Here are simple steps to take to build an effective website.
The top benefits of social media marketing are increased exposure (89%) and increased traffic (75%), finds Social Media Examiner in its annual “Social Media Marketing Industry Report” [download page], which surveyed more than 3,000 marketers on their social media activities. A majority also report benefits such as developing loyal fans (65%), lead generation (61%), and improved search rankings (58%), but only 43% say their efforts have boosted sales. Nevertheless, study results indicate that for those willing to take the time, sales will follow.
That is, while only a minority report sales improvement on account of social media marketing, that turns to a majority among those who have been using social media for at least 3 years (47% of the survey sample) as well as among those who spend 11 or more hours a week on social media marketing (representing 36% of the sample). Among those few spending 40 or more hours a week on social, 62% say they’ve earned new business. The researchers foundsimilar results last year, although more respondents are seeing each benefit this year.
Of course, the results need to be treated with a little caution, because many marketers still feel unable to measure the ROI of their social media activities. In fact, only 26% of respondents agreed (23%) or strongly agreed (3%) that they are able to measure the return of their social media marketing efforts. That’s a surprisingly low figure, particularly if 43% feel they can confidently attribute improved sales to social.
Another interesting result pertains to the effectiveness of Facebook marketing. The survey finds that 86% of marketers overall find social media to be important to their businesses. Meanwhile, Facebook is the most popular platform, used by 92% of respondents, with 49% rating it their most important social platform. Given Facebook’s almost ubiquitous use, and favorable attitudes towards social media as a whole, one would expect that marketers are positive about Facebook’s effectiveness. But, just 37% either agreed (32%) or strongly agreed (5%) with the statement: “My Facebook marketing is effective.”
That suggests that while respondents feel that social media is an important part of their marketing mix, Facebook marketing may be seen more as a necessary component of their social activities rather than the most effective component.
- B2C marketers were 52% more likely than B2B marketers to agree that their Facebook marketing is effective (44% vs. 29%). Large companies (with 1,000 or more employees) were similarly more likely than self-employed respondents to find their efforts rewarding (46% vs. 29%).
- While 54% of respondents overall said social helps them build new partnerships, that figure rose to more than 60% among those with 3 years or more of experience.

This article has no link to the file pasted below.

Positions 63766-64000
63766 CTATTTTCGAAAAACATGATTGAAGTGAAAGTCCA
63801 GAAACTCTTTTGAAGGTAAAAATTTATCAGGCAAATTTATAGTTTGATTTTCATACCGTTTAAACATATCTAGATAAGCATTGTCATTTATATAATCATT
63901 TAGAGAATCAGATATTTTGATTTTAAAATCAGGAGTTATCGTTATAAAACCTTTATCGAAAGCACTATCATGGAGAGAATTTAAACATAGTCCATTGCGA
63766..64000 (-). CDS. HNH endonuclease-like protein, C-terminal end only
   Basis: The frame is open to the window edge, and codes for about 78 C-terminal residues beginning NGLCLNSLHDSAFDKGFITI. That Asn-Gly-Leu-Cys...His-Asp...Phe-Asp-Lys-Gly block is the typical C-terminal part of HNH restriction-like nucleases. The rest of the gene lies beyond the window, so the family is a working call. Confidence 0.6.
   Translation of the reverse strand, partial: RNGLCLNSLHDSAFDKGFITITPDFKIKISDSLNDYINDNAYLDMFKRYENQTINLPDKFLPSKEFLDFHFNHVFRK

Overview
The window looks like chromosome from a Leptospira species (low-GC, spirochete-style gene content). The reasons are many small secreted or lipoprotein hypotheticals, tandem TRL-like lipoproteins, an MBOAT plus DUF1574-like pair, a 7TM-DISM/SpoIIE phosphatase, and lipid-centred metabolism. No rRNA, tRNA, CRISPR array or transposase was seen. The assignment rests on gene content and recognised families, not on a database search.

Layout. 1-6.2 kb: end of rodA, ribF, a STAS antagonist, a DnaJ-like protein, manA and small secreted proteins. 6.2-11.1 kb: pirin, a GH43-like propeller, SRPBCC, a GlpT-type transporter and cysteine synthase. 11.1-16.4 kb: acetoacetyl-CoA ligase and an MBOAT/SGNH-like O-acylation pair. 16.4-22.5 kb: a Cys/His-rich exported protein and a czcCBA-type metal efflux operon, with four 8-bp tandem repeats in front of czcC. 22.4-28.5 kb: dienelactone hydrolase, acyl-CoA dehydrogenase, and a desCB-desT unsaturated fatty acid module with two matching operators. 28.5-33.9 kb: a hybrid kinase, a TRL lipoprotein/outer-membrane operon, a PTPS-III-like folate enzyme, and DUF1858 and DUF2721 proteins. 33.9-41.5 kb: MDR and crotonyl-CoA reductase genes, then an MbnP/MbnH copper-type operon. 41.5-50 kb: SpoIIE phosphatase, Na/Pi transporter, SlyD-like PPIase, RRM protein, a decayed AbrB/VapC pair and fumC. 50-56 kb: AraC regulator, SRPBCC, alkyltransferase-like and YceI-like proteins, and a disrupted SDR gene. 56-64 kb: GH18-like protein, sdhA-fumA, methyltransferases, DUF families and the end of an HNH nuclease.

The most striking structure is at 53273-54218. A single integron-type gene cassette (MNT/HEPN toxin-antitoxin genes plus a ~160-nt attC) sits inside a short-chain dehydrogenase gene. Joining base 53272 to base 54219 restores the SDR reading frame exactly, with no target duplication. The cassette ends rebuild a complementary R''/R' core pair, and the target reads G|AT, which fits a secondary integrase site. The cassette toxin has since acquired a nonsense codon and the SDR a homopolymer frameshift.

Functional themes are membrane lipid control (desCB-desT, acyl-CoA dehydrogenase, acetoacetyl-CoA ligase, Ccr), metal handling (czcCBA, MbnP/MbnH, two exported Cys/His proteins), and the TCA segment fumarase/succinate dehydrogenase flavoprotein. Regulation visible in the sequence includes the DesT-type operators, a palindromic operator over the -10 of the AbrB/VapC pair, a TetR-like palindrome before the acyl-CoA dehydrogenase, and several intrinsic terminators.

- At least 60% of marketers spending 6 hour or more a week on social media said they saw improvements in their search engine rankings.
About the Data: The data is based on responses from 3,025 participants. 56% primarily target consumers and 44% businesses. 72% of respondents are aged 30-59, and females represented 62% of the survey sample. 57% are based in the US, with the UK (9%) the next-most heavily represented country.
When it comes to being innovative as a brand these days, it’s all about real-time responsiveness. But sometimes taking chances with real time means making mistakes. What’s important for brands is to understand how to quickly put out these fires. Digiday spoke to several brand execs to get their views on how to handle social media mistakes and also looked at well-publicized brand social media mistakes to get a better understanding of some best practices and what not to do. One thing became very clear: Planning, paying attention, acting quickly and being honest are all key steps in handling social media mishaps gracefully.
Here are a few tips for how brands should best handle these sticky social media situations.
Listen to your community. Brands need to have a firm understanding of what kind of tone and content their audiences like. This will help brands avoid off-color remarks in the first place. If a brand does say something that upsets its audience, then responding in a manner that fits the severity of the situation is also important.
“There is definitely a personality to the community…certain issues come to the floor over and over again,” said Jonas Paretzkin, director of PR & social media at ConAgra Foods at the Digiday Brand Summit. “If you can have a response to those [issues], that’s a good start.”
Have the right team. Social media is the voice of a brand. That’s a big responsibility. Brands need to make sure they have the right team of people in place who are equipped the right technology to monitor. There have been plenty of stories about brands having to fire social media managers for acting irresponsibly. Most recently Reuters’ social media manager turned out to be behind some verysketchy activity, and we all remember the guy at Chrysler who tweeted about people’s driving skills in Detroit. Brands need to know whose hands they are leaving their image in.